I miss band. I think maybe tomorrow I'll walk down to Long and McQuade to get some reeds and cork grease, the kind that I sometimes mistake for chapstick. I'm sure my sax needs it.
Posted by erin at 10:24 PM
Monday, June 19, 2006
So the Hawaii beach themed open house was wildly successful. Who would have guessed? Some people from other departments even dressed up for the occasion, and the pile of food there was massive, prompting some people to cross themselves and say grace in front of it. They're so starved for social events there that it's starting to scare me. Civil servants need to have fun too sometimes.
Had a nice walk down towards Coal Harbour with my camera today. I usually try to get about 8-10 km of walking in every lunchbreak because I figure it won't hurt me and it's the best way to explore the downtown core anyways. I discovered a nice little park that somehow or other I managed to not take any pictures of, which gives me an excuse to go back tomorrow.
Today, as always, I was drawn towards the reflections in glass windows. Tomorrow it'll probably be signs painted on brick, because I like that too.
Over the past couple of weeks I've felt myself becoming less and less enamoured with my music, all genres and I'm not sure what's wrong with me. These days I just listen for the noise, but mostly I don't listen to anything, and I think that's sad. Maybe I just need something new.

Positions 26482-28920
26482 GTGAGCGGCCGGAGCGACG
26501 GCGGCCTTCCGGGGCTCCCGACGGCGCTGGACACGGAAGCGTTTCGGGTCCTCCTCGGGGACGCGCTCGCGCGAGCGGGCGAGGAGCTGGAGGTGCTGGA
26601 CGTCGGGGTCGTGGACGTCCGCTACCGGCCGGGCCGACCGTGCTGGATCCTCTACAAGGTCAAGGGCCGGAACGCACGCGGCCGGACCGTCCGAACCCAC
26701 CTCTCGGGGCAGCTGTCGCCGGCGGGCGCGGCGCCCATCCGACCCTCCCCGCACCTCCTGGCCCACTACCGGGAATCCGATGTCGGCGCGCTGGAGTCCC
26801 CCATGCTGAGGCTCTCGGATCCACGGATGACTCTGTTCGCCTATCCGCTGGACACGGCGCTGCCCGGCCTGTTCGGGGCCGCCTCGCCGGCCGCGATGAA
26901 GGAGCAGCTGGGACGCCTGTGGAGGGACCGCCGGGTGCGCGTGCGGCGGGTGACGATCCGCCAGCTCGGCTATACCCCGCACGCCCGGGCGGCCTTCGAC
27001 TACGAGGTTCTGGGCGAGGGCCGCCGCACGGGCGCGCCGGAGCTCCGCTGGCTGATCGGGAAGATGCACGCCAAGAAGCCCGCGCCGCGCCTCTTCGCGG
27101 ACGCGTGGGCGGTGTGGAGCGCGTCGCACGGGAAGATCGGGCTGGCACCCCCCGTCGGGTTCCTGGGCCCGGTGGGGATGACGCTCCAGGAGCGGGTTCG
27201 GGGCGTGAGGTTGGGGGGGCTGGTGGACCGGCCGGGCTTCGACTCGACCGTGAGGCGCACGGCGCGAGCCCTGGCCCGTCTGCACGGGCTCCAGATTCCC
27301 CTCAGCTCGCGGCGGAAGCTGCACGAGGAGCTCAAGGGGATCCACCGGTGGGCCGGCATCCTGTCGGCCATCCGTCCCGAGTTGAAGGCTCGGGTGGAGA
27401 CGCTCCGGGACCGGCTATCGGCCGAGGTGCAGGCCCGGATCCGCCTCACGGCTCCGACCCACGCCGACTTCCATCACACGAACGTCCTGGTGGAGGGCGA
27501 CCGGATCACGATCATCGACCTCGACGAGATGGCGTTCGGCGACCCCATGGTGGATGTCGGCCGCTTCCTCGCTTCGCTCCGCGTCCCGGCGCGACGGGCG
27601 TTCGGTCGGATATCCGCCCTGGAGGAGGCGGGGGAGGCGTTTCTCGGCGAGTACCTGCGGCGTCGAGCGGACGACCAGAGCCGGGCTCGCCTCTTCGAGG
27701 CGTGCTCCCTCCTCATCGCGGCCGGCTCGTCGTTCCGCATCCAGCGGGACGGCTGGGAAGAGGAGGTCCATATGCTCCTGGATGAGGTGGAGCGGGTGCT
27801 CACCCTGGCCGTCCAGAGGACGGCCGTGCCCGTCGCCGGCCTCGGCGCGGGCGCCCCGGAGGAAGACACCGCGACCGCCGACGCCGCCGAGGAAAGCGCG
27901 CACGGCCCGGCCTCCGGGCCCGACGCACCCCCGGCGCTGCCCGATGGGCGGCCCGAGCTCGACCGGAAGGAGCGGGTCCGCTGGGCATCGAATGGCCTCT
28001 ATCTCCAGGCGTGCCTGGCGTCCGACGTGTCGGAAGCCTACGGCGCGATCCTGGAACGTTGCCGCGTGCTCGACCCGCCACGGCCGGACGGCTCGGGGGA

Tomorrow I go back to killing time writing letters to people that I don't intend to send in a little blue book until I'm granted the time to wander disinterested among people on Robsonstrasse who look like fashion plates.
As per request, I've put my alligator to rest. That rhymes.
I wish I had something interesting to say.
Posted by erin at 10:08 PM
Sunday, June 18, 2006
Yet another trip out to see my grandmother and another chance encounter with my aunt, who brought the piece of shag carpet with her that she calls a dog.